SAN JOSE (Reuters) - A conservative Christian evangelical from a tiny party and the candidate of one of Costa Rica’s main political groups are leading the field ahead of the first round of the country’s presidential election next month, a poll showed on Thursday.
Journalist Fabricio Alvarado, the only lawmaker from the evangelical National Restoration party, was effectively tied with Antonio Alvarez, from the conservative National Liberation Party (PLN), according to the poll from OPol Consultores.
The 43-year-old Alvarado had 13.8 percent of support compared to 13.4 percent for Alvarez among a field of 13 candidates for the Feb. 4 vote, the poll showed.
Coffee-producing Costa Rica, one of Central America’s more prosperous and stable nations, had been ruled by a two-party dynasty for decades until an upset in the 2014 vote, won by a center-left academic who had never held elected office.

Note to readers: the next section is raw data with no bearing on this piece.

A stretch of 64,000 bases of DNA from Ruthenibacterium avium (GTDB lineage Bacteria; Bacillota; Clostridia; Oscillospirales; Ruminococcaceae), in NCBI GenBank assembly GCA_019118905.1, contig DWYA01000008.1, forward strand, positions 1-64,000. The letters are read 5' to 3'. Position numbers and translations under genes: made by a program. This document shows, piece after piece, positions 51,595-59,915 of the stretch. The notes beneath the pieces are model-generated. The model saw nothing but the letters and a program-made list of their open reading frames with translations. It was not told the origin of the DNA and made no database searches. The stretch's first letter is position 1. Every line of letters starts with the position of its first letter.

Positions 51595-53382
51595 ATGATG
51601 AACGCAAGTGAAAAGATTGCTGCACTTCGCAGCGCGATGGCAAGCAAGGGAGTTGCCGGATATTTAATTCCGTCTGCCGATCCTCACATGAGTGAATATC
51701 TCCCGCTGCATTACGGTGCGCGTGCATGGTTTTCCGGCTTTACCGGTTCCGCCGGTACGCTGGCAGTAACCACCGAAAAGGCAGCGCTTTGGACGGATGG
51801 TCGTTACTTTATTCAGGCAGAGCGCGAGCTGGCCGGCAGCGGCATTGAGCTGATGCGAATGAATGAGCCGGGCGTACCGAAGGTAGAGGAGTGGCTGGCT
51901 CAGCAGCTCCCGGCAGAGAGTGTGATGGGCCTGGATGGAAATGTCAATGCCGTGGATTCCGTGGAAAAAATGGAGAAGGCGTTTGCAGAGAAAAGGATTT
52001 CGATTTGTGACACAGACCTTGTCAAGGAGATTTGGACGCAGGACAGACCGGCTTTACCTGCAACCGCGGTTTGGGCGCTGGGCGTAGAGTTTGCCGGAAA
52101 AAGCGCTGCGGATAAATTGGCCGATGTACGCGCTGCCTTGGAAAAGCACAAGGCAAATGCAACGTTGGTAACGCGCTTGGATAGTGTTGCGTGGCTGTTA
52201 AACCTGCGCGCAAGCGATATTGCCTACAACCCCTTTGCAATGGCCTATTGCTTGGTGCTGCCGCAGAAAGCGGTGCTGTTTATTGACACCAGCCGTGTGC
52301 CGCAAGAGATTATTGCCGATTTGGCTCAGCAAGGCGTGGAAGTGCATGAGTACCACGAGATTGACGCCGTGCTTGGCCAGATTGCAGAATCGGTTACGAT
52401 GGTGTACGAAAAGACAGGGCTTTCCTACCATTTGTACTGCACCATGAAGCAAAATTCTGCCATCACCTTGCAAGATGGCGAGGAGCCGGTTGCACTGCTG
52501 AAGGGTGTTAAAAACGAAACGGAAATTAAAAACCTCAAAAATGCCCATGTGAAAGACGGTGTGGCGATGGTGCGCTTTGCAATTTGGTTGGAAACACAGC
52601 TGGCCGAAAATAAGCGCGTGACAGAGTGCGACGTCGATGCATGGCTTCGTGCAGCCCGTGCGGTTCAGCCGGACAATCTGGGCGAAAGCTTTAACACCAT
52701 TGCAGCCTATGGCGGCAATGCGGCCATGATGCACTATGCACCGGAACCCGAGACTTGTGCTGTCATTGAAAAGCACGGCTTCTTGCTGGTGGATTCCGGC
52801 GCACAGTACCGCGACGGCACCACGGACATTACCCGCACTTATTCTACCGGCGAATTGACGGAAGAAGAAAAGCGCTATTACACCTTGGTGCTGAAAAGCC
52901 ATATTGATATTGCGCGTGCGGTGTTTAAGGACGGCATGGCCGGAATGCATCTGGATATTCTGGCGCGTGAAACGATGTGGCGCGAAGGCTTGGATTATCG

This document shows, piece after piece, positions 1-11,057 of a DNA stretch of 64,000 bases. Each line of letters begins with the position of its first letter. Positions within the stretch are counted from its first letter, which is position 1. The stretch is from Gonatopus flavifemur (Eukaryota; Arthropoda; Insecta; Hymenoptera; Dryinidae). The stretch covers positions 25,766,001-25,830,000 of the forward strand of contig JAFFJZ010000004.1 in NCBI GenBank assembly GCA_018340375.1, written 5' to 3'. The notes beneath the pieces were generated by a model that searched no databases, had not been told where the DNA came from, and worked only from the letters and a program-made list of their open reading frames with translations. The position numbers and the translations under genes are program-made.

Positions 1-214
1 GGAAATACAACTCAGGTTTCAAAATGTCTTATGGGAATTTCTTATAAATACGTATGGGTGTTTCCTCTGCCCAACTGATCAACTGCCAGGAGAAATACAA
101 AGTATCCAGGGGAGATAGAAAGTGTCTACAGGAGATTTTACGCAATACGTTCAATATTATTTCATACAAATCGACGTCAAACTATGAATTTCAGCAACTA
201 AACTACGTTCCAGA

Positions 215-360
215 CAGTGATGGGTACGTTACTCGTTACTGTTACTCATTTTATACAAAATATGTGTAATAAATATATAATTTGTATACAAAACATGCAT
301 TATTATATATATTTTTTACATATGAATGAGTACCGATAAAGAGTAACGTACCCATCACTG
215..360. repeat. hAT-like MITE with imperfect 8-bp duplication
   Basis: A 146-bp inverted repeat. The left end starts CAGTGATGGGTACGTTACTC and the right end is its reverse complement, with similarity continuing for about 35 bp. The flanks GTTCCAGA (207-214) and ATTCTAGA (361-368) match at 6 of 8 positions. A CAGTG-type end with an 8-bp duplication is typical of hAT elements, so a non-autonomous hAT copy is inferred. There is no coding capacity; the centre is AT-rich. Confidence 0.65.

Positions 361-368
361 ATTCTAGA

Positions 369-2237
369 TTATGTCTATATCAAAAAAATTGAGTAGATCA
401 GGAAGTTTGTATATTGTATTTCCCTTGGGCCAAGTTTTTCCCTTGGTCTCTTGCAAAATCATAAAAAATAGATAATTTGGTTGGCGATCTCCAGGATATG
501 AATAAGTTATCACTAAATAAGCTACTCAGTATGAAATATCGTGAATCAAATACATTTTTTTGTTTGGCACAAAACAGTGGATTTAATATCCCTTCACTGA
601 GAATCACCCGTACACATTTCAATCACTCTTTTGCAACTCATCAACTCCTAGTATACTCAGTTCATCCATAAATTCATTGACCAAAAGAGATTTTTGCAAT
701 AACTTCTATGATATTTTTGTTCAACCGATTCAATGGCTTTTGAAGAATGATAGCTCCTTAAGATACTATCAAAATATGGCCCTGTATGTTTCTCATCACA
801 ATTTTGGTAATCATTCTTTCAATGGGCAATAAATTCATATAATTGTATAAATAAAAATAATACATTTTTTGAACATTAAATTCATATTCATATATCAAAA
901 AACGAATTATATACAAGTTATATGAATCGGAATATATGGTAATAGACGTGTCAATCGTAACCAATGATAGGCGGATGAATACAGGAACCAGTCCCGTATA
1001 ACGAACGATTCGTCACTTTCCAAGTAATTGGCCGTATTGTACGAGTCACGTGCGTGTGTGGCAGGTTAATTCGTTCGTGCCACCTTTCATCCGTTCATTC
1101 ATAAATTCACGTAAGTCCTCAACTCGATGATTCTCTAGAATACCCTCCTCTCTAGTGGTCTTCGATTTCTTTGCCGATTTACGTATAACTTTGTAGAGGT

The poll tallied with others that showed Alvarez enjoying a meteoric rise after he opposed a January ruling by the Costa Rica-based Inter-American Court of Human Rights that called for same-sex marriage to be legalized in Latin America.
The poll was based on 3,270 face-to-face interviews carried out between Jan. 22 and Jan. 24, OPol Consultores said, and had a margin of error of 1.7 percentage points.
Some 25 percent of voters said they were undecided. All the candidates were far from the 40 percent minimum needed to win in the first round. Without an outright winner, the two best-placed candidates would head to a run-off in early April.
Conservative lawyer Juan Diego Castro was in third place with 10.7 percent while the candidate from the ruling Citizens’ Action Party (PAC), Carlos Alvarado, had only 5 percent support.
Incumbent President Luis Guillermo Solis is barred from seeking immediate re-election under Costa Rican law.
Reporting by Enrique Andres Pretel; Editing by Daniel Wallis